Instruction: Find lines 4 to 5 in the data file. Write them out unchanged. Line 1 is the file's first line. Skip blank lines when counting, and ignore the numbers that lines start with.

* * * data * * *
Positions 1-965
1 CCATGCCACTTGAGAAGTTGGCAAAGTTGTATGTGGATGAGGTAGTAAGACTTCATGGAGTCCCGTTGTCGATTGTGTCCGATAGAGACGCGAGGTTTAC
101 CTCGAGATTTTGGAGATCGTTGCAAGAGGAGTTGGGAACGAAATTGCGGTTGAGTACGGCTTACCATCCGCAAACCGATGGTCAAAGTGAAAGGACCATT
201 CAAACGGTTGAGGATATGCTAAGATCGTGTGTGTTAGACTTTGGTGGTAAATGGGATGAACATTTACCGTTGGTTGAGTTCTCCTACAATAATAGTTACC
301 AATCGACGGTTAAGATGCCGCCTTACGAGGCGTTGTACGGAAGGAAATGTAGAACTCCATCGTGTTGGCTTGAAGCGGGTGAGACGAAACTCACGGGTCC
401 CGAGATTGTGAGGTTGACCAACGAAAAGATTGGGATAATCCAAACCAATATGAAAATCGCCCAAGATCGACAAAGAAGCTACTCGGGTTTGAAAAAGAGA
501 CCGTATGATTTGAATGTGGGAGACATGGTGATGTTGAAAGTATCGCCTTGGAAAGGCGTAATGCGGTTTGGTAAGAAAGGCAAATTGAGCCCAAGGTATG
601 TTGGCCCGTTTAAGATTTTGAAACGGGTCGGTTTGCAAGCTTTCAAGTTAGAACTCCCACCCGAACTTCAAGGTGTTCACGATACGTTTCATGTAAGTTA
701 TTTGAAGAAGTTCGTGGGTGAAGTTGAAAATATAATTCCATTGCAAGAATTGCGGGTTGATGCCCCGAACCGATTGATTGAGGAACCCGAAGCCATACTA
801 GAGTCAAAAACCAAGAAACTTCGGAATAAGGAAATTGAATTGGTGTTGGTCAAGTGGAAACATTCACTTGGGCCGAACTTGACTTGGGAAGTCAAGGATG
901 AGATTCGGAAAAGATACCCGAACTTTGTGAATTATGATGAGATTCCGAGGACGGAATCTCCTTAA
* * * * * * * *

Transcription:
201 CAAACGGTTGAGGATATGCTAAGATCGTGTGTGTTAGACTTTGGTGGTAAATGGGATGAACATTTACCGTTGGTTGAGTTCTCCTACAATAATAGTTACC
301 AATCGACGGTTAAGATGCCGCCTTACGAGGCGTTGTACGGAAGGAAATGTAGAACTCCATCGTGTTGGCTTGAAGCGGGTGAGACGAAACTCACGGGTCC